Changing your Creator package names
By Tor Norbye on Jan 20, 2005
In Creator, your project name is used as the java package path, and as the web application context name.
What if your project has grown and you want to change the name, either
because you don't think
webapplication24 is very professional
sounding in your context name (which shows up in the web app URL), or because
you don't like to see
myfirstsimpletest as the package name on all your now complex page beans?
Unfortunately, there's no support in the IDE to do this yet. Which means you have to do it by hand. It's actually pretty straightforward, and there are no surprises; you just need to change all references in the project from the old name to the new name. However, if you make any mistakes, it is difficult to track down the problem. Pages will refuse to open, etc., because under the covers the IDE may fail to locate the page bean for a JSP since it uses the package path to do the mapping, for example. Therefore, be careful, and I don't take any responsibility for any damage to your files, or mood, as a result of trying the below steps. Worked for me, your mileage may vary.
First thing's first: Make a backup of your project. If things go wrong, you'll want to be able to start over - but starting over with the rename operation, not starting over creating your project from scratch!
And while I have the red paint out:
Don't open your project in the IDE until you are completely
done! If there are inconsistencies in the project, the IDE will
attempt to "fix" it, and suddenly you end up with multiple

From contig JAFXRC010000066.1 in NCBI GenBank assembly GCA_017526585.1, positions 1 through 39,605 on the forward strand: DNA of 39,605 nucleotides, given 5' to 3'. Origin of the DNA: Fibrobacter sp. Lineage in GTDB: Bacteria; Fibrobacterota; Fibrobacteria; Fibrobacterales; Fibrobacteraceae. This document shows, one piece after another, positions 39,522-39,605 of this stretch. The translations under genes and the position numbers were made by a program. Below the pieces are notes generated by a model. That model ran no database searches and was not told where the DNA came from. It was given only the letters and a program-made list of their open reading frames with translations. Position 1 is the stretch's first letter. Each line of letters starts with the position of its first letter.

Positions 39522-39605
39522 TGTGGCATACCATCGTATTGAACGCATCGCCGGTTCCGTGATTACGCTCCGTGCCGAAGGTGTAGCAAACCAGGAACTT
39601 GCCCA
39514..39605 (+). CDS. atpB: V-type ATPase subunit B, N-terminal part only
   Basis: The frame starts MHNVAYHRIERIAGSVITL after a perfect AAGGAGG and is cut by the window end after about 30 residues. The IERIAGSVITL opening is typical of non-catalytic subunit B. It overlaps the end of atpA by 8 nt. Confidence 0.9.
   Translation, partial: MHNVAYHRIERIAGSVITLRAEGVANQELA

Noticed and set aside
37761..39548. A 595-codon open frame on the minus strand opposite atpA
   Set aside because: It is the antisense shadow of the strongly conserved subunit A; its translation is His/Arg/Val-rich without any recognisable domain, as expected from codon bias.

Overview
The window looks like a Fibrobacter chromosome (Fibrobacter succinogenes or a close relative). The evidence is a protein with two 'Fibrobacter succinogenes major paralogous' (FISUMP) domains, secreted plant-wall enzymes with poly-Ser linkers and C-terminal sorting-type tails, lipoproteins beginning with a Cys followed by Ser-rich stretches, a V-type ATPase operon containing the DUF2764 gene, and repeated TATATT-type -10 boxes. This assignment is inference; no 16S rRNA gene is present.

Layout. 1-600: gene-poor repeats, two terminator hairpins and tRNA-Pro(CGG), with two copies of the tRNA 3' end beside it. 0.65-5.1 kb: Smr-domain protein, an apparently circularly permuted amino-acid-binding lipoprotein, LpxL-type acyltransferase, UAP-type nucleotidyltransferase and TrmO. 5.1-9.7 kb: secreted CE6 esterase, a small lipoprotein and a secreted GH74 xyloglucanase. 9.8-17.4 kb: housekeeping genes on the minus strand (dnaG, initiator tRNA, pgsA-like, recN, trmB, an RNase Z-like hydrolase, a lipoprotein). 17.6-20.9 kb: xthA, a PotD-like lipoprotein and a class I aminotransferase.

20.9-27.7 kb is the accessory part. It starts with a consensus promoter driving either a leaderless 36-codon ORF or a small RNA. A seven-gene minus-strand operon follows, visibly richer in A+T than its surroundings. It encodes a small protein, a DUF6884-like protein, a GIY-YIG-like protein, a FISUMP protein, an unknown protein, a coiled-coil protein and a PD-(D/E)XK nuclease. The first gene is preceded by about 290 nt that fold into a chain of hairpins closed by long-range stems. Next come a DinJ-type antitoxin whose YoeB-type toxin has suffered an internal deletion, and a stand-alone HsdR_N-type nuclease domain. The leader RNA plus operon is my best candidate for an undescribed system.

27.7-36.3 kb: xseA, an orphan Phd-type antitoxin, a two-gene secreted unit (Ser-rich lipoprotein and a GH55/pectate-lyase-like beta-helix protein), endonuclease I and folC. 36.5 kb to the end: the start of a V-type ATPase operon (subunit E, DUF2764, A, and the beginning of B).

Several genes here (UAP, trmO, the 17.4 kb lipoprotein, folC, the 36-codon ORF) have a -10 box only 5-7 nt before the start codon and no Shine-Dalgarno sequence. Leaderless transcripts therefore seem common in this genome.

the project file referring to both the old and the new package name, etc.
When you create a project, Creator takes your project name and creates a "package name" out of it. This package name is used in all the Java beans in your project, it's used as the deployment context root, etc. The package name is derived by lowercasing your project name, and removing all non-identifier characters from it, such as punctuation, whitespace, etc. Therefore, "My Project" becomes "myproject". I'll use "myproject" as my sample old name in the following code fragments, and "New Name" as the new Project name (which means "newname" will be the new package name and context root).
Exit the IDE.
Rename the project directory - from
Now comes the most labor intensive portion of the project transformation:
you'll need to change the java package name, which will involve updating
all the java files. You can either use an IDE which supports refactoring
to do this (Creator doesn't yet, but NetBeans does, as does a number of
other IDEs). If you use an IDE be careful though to make sure it doesn't
perform any other changes to your code.
If you do it by hand, the steps involved are:
- Rename the java package folder, from
- For each Java file, update three things: the package declaration
(first statement in the file) from
package newname;, and update the return types and casts in the
getSessionBean1methods (4 lines to change). (These are not present in all files.)
- Rename the java package folder, from
src/web/WEB-INF/managed-beans.xml. Change the
managed-bean-classentries in the obvious way:
If you have customized
faces-config.xml(this is not common unless you are an expert user) make sure any references to the old names in these files are updated.
Delete the following directories:
project-data/project.prj. Be careful!! Change
<folder name="myproject"> <file name="ApplicationBean1.java"/> ...into
<folder name="newname"> <file name="ApplicationBean1.java"/> ...
Then change the other references from "My Project" and "myproject"
to "New Name" and "newname":
<project name="My Project" type="WebApp"> ... <attr name="displayName" stringvalue="My Project"/> ... <attr name="defaultPackage" stringvalue="myproject"/> ... <attr name="contextPath" stringvalue="/myproject"/>into
<project name="New Name" type="WebApp"> <attr name="displayName" stringvalue="New Name"/> <attr name="defaultPackage" stringvalue="newname"/> <attr name="contextPath" stringvalue="/newname"/>
You may have noticed in the last step that there is a separate entry
project.prj for the
contextPath. If all you care about is changing the context
path which shows up in the project's URL when deployed, you
MAY be able to just change this entry in the project file and
leave all your code with the old package name. I have not tried that - so
I have no idea if it works. If anyone tries it, let me know and I'll
report your findings.